It’s been two years since a shooting at a Walmart in El Paso, Texas claimed the lives of 23 people, and President Joe Biden is marking the anniversary with a renewed push for his anti-gun legislative agenda. In an op-ed at the El Paso Times, Biden spoke directly to the community about the loss of life and warned against “domestic terrorism rooted in white supremacy,” which Biden called “the most lethal terrorist threat to our homeland.”
In order to counter that threat, Biden touted his administration’s efforts to “reduce online radicalization and recruitment to violence,” along with “disrupting the networks that inspire such violence by domestic terrorists and hate groups.”
Biden didn’t stop there, however. He also used the anniversary to push once again for his gun ban plan, which would force millions of legal gun owners to either register their firearms with the federal government (and pay a $200 tax for the “privilege” of keeping their guns) or hand them over to authorities with the promise of some yet-to-be-determined financial stipend.
As we work together to counter the forces of violent hatred, we must also commit to ending the plague of gun violence that steals innocent lives and continues to devastate our communities. I will continue to do everything I can to fight for commonsense gun laws that Americans overwhelmingly support and I call again on Congress to do what we know will make a difference, including a ban of weapons of war — assault weapons and high-capacity magazines like the one that ravaged and pierced this city. And, I will continue to act to reduce gun crime using existing authority — ranging from reining in the proliferation of “ghost guns” to investing in community policing and community violence interventions that can save countless lives.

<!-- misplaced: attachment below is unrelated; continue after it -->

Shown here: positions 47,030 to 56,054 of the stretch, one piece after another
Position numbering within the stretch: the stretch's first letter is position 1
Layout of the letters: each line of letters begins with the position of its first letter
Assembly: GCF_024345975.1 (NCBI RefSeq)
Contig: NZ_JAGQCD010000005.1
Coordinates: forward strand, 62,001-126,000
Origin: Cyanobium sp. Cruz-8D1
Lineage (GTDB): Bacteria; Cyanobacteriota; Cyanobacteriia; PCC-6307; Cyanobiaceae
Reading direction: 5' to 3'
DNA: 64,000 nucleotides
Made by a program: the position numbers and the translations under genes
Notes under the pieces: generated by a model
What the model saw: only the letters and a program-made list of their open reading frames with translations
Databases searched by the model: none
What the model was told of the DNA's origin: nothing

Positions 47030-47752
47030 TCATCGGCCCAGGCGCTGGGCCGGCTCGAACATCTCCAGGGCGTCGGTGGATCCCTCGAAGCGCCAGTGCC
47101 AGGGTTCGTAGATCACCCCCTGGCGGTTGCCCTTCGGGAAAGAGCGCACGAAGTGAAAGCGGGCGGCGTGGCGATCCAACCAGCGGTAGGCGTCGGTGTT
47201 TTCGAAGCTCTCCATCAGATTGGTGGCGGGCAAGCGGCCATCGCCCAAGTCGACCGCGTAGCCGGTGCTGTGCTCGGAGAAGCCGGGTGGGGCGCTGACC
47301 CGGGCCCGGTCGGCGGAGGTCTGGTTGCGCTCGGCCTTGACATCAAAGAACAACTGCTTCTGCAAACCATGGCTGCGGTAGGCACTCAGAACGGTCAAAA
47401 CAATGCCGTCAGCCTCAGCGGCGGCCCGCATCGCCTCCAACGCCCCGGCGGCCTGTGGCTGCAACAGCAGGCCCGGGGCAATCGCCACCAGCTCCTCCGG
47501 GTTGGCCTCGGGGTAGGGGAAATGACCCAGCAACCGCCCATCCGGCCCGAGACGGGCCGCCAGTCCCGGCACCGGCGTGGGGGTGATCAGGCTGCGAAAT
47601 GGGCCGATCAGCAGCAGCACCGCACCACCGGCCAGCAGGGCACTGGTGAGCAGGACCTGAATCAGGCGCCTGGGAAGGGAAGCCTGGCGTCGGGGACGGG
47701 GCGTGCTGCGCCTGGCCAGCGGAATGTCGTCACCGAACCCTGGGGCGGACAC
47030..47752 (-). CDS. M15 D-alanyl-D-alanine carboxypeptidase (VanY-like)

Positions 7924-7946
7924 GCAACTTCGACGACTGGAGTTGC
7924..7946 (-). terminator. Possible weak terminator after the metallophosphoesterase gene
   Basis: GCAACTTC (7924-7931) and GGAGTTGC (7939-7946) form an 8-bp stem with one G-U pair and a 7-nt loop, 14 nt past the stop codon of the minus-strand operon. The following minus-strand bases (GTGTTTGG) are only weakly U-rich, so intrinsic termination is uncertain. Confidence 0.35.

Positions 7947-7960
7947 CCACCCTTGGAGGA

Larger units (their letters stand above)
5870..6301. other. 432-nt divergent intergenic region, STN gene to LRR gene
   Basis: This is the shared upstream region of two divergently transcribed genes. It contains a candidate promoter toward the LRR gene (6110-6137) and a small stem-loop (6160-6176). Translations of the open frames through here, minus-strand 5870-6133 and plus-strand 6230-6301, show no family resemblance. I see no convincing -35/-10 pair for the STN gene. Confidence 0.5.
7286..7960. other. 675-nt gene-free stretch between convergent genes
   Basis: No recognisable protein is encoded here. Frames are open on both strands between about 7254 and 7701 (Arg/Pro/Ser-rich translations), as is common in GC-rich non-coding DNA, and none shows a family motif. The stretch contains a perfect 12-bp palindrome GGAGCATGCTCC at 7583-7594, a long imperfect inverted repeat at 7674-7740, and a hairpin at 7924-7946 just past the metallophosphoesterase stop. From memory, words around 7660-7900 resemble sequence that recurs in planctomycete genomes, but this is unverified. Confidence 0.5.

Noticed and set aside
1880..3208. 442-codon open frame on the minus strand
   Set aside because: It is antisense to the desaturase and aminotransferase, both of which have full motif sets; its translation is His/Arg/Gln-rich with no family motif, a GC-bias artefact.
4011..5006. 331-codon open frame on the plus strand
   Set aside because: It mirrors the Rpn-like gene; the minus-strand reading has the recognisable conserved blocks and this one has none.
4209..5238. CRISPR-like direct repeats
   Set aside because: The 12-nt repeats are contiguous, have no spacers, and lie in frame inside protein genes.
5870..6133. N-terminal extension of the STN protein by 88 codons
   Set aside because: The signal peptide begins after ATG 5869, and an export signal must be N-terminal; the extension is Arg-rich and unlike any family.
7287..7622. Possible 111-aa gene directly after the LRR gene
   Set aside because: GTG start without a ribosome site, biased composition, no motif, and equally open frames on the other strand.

Now, Biden’s gun ban proposal hasn’t even had a committee vote in the House of Representatives, where the odds of passing are slightly higher than the zero percent chance his gun ban has in the U.S. Senate. I suspect that the reason why Nancy Pelosi hasn’t tried to advance Biden’s gun ban is that she’s not convinced she could corral every Democrat to vote in favor of the legislation, and even if she did the Senate would serve as a roadblock to the bill’s passage (at least as long as the filibuster remains in effect).
I’m not surprised to see Biden mark the anniversary of the El Paso shooting with a call to ban the most commonly-sold rifle in the country, but I do think it’s odd that Biden didn’t use his op-ed as an opportunity to call for the confirmation of gun control activist David Chipman as head of the ATF. While Biden touted the executive branch attempts at gun control through new ATF rules regarding unfinished firearms, he completely ignored the fact that the guy he wants overseeing those efforts can’t find enough votes to become permanent head of the ATF. Biden’s gun ban isn’t going anywhere in Congress at the moment, but Chipman’s already had his confirmation hearing and is awaiting a vote by the full Senate. It’s strange to me that Biden wouldn’t at least “call again on Congress” to confirm his nominee, but perhaps he (or more likely, his staff) would prefer not to draw any attention to Chipman’s contempt for gun owners, hostility towards the firearms industry, and alleged bigotry towards black ATF agents. Whatever the reason, it’s a strange omission, and not a good sign for gun control activists desperate to see one of their own in charge of the agency.